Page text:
News / joanna chapman
We are extremely proud and honored to be included in Joanna Chapman's inspirational, funny and must-read book Divine Secrets of the Ta-Ta Sisterhood: Pledging the Pink Sorority. You can find the reference to Perfect Cami on page 308 in the chapter that focuses on shopping for her second honeymoon. With our lovely selection of mini camisoles, we can't think of a more heartwarming way for a woman to feel good about themselves in such an intimate setting.
Whether you are going through breast cancer treatment and recovery, have a friend, colleague or family member with breast cancer, this book is a great way to understand more about the disease and the myriad of choices, emotions, challenges and triumphs of breast cancer in a humorous and informational manner.
In Joanna's welcome she says, "Take my hand and I'll be your big sister, guiding you through the initiation rites of treatment and healing. Frankly, I'd rather have joined a sorority known for great keg parties. But it is what it is. I'm a five-year survivor of breast cancer. Stick with me and I'll tell you the truth not everyone else will. Only a few years ago, I found myself at a high-stakes table, playing for my life. Take a seat, Ta-Ta Sisters, and I'll share a few of my trusty card tricks. Game on."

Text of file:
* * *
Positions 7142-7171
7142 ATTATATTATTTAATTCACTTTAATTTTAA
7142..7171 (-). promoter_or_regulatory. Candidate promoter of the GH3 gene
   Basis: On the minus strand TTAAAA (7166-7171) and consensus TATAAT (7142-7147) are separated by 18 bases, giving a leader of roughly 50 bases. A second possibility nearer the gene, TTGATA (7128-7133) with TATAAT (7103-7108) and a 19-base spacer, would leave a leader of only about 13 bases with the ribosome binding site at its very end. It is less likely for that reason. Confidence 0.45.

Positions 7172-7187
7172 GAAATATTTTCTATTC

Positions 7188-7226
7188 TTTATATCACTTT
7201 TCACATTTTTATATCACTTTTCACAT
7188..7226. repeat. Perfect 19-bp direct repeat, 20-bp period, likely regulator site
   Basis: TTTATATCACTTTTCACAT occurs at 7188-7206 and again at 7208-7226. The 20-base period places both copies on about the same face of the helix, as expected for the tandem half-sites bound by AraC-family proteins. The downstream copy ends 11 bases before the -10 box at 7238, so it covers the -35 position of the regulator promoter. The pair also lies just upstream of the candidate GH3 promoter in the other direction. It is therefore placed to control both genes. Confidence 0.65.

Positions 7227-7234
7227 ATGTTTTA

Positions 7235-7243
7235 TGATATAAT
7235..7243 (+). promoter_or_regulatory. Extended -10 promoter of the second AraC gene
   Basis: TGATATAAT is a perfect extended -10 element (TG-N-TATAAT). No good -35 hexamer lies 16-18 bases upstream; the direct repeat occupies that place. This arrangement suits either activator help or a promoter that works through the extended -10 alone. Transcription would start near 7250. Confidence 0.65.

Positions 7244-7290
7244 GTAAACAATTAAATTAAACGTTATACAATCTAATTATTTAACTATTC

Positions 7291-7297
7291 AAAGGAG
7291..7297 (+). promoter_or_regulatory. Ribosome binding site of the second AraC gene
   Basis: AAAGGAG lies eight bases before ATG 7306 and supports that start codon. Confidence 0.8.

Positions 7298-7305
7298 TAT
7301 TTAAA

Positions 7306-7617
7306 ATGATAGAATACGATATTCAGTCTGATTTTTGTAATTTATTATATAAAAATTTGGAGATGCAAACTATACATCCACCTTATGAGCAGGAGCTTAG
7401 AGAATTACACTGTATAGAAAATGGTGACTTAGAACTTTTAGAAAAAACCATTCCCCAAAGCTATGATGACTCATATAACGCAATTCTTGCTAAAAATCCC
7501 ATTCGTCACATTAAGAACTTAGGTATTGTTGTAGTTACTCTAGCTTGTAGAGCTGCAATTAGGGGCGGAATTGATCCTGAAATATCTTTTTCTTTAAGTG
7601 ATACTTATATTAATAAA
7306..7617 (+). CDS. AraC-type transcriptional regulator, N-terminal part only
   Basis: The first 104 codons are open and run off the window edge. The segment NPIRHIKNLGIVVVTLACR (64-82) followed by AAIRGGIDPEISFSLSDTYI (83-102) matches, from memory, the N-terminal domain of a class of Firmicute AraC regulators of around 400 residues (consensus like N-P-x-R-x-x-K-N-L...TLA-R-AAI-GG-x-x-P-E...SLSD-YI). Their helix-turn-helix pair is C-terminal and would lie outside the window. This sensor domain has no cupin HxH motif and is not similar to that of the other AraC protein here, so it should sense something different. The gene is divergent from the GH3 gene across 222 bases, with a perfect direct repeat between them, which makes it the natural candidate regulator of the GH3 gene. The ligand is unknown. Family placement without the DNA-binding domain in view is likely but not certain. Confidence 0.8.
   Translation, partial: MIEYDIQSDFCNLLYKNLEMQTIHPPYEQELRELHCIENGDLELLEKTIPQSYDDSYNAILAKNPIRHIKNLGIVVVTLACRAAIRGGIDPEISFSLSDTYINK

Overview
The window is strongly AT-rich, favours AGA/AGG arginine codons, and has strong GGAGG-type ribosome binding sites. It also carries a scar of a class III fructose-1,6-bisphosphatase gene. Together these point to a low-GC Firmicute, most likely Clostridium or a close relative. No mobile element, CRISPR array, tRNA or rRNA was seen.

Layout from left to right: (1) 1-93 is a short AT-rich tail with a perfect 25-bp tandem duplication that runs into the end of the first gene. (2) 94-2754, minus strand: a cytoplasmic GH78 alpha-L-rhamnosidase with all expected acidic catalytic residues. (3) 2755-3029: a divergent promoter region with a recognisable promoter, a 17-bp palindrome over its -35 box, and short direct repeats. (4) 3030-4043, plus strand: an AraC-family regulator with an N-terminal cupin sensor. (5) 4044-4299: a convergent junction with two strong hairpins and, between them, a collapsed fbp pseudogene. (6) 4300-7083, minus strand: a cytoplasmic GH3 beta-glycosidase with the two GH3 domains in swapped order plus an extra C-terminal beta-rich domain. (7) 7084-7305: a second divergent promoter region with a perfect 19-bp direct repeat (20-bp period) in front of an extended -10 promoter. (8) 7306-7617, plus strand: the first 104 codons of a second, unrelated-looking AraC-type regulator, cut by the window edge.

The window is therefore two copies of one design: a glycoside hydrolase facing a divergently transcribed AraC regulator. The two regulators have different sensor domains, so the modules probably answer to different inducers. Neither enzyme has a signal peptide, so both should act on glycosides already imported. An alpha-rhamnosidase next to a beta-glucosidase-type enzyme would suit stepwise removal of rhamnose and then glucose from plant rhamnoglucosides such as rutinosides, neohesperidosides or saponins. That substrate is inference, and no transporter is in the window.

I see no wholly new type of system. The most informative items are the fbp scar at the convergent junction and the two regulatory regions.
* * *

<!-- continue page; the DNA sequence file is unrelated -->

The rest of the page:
From Publishers Weekly: When Joanna Chapman was diagnosed with Stage 1 breast cancer after a routine mammogram, she favored the most radical treatment options available: a double mastectomy followed a hysterectomy, four chemotherapy treatments, and a few dozen doctor visits. Over about a year, Chapman recovers with support from her Pink Sisters (fellow breast cancer survivors) and other friends. At a party, she quips, "I'm not at death's door. But will you bring me lasagna anyway?" While readers will appreciate the author's vibrant sense of humor toward the solemn subject, at times the jokes detract from the effectiveness of the book. There is little serious attention focused on emotionally-charged issues deserving a closer look, such as early menopause and her mother's concurrent breast cancer diagnosis. Instead the pages are filled with frequent visits to stereotypical Cancerland characters such as "Rock Star Surgeon," "Snippy Nurse," "Reluctant Radiologist," "Dr. L'Artiste" (breast reconstruction surgeon), and "Caring Nurse." Chapman eventually gets in touch with God and begins to think differently about her marriage. The book offers advice and witty asides as Chapman tells her story, but can feel drawn-out at over 350 pages. Even though the book lacks emotional depth, it's entertaining and uplifting tone may be of value to those in similar situations looking for some relatable levity.
We encourage you to visit Joanna's Website for the book and help spread the word. You can follow Joanna and the book at: